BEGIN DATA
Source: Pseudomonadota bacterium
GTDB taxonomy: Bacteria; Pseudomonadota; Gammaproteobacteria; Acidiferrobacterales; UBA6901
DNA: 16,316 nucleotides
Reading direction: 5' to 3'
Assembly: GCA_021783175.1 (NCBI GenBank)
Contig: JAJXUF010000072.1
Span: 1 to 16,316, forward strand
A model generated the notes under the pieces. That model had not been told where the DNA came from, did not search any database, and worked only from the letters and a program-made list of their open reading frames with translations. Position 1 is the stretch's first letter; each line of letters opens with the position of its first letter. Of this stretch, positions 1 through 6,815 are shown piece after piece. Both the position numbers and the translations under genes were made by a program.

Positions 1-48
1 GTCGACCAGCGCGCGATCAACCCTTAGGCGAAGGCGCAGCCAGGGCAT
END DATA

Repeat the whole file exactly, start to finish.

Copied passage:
Source: Pseudomonadota bacterium
GTDB taxonomy: Bacteria; Pseudomonadota; Gammaproteobacteria; Acidiferrobacterales; UBA6901
DNA: 16,316 nucleotides
Reading direction: 5' to 3'
Assembly: GCA_021783175.1 (NCBI GenBank)
Contig: JAJXUF010000072.1
Span: 1 to 16,316, forward strand
A model generated the notes under the pieces. That model had not been told where the DNA came from, did not search any database, and worked only from the letters and a program-made list of their open reading frames with translations. Position 1 is the stretch's first letter; each line of letters opens with the position of its first letter. Of this stretch, positions 1 through 6,815 are shown piece after piece. Both the position numbers and the translations under genes were made by a program.

Positions 1-48
1 GTCGACCAGCGCGCGATCAACCCTTAGGCGAAGGCGCAGCCAGGGCAT